2023 Budget wrap: Any help for buyers, owners or investors?
Treasurer Jim Chalmers delivered the federal budget for the 2023-2024 fiscal year on 9 May.
The headline, aside from a budget surplus courtesy of resource prices, is a $14.6 billion cost of living relief package designed to support vulnerable Australians. Among the measures introduced are a 15% increase in award wages for aged-care workers, subsidised energy bills, strengthened Medicare, and an additional $40 per fortnight for JobSeeker recipients.
The budget made no changes to the current housing system. Negative gearing arrangements for property investments, as well as capital gains tax on property investments and the family home remain unchanged.
So was there anything at all in the budget to help buyers, owners or investors? Yes and no …
All eyes were on cost of living. Loan repayments are up. Rents are up. The supermarket spend is up. There was a strong sense that the government had a responsibility to ensure that this budget reduced the financial pressure on Australians, especially the less well-off among us and those with mortgages who are paying thousands more per year.
The RBA didn’t prepare borrowers for interest rates; COVID didn’t prepare the world for a massive disruption to economies and societies; and Russia didn’t prepare the world for the illegal invasion of Ukraine, and the mess that’s made to lives as well as world commodity markets.
So in this uncertain time what did the budget deliver?
The First Homebuyer Guarantee (FHBG) rules have changed. Along with married and de-facto couples, the grant can now be accessed by friends, siblings, and other family members. The scheme has also been expanded to include non-first home buyers who haven’t owned a property in Australia in the past ten years, supporting those who have lost their homeownership status.
Since the scheme was first introduced, the proportion of first-time buyers has plummeted; in May 2009, 31.4% of all purchasers were first-time buyers, while in March of this year, the proportion was 14.2%. The Real Estate Institute of Australia (REIA) expects the proportion of new residential loans going to first-time buyers to fall even further.
There were no additional initiatives to address housing affordability or assist first-time homebuyers.
Rents in capital cities are 18% higher than they were before the pandemic, while rents in regional areas are 23% higher. Rental markets are significantly undersupplied. As a result, prices are increasing rapidly while vacancy rates are near zero.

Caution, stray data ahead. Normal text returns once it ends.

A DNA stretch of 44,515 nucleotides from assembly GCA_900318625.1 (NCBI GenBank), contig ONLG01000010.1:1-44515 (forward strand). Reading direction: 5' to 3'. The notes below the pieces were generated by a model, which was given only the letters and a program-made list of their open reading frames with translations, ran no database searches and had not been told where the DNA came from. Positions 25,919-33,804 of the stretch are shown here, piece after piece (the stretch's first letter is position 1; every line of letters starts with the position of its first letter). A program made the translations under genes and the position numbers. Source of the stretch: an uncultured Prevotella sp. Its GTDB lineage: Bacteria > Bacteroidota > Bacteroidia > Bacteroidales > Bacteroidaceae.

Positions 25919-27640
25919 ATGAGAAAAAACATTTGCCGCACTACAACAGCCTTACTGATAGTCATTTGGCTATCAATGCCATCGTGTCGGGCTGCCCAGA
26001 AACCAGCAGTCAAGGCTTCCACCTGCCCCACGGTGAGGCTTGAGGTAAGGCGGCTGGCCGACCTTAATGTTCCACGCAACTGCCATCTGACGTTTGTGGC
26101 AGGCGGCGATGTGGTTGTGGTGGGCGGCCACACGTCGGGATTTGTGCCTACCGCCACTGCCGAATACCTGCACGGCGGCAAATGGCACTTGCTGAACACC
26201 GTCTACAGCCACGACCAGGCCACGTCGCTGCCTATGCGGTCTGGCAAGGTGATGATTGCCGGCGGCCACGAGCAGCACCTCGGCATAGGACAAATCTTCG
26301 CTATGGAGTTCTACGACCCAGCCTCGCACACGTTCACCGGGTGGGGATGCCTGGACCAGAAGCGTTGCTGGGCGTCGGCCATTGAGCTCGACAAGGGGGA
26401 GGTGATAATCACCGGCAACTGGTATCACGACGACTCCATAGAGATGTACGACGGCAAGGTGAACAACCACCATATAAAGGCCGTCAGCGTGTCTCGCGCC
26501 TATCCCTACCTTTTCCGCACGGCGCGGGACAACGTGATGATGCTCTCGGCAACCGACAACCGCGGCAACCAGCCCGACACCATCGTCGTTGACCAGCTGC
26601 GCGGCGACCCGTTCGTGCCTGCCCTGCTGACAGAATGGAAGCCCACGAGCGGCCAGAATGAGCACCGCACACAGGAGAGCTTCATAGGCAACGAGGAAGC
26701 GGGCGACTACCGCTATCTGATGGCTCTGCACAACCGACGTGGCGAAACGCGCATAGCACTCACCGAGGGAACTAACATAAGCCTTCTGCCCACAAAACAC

Two measures address this issue:
- The budget announced an increase of up to 15% in Commonwealth Rent Assistance payments, and
- Incentives are increased for the private sector to undertake build-to-rent projects.
Will this help? Perhaps a bit.
Cost of living
Despite being the centrepiece of this second Chalmers budget, cost-of-living initiatives – while significant – are largely incremental in nature. They will certainly help many less-affluent Australians, however their impact on homeowners and would-be home buyers are indirect, and widely viewed as insufficient to address immediate supply-related issues.
Senior home owners
The pilot program to incentivise senior homeowners to downsize is a step in the right direction for freeing up family homes. Small in scope, the initiative will not have a significant impact unless it is expanded. Plus, where will the seller live?
SUPPLY – THE ELEPHANT IN THE ROOM
As hinted at already, the 2023–4 budget outlook confirms the long-term nature of Australia’s housing availability and affordability crisis, with supply unable to meet demand and set to fall further behind. While the housing policy measures announced provide some relief, they are unlikely to keep pace with the scale of the problem facing Australians who are increasingly priced out of purchasing and even renting.
With argy-bargy continuing in the Senate over the Government’s proposed “housing future fund”, it’s impossible to say how this will be resolved. The only thing that certain: a fix is years away.
The theory goes that when you give people more money, they spend it, and it drives up inflation. The Reserve Bank is obsessively focused on reducing inflation and use the blunt weapon of interest rates to take money out of the hands of spenders.
So is easing the cost of living just adding pressure to the RBA?
The theory falls apart when people are not even keeping up with day-to-day expenses. They still pay their bills, but their health, access to work and social connections fall. We’ll see very soon if this budget puts any pressure on the RBA to keep lifting rates.
People looking for their first home, current mortgage holders facing hikes in repayments, and investors looking at an uncertain future all face different situations. As market experts, Mortgage Broker Melbourne can help unpack the budget, assess your personal situation, and provide options for ensuring your real-estate ambitions are achieved.
At no cost or obligation, contact us for an independent look at your personal circumstances.
Marc has been a professional lender for 28 years. After beginning his career in 1990 with a UK Building Society, he moved to Australia where he held several different retail banking roles. In 1999 it became clear to him that a mortgage broker would eventually become an obvious choice for someone looking for a home loan so he took the plunge and became an independent broker. He hasn’t looked back since!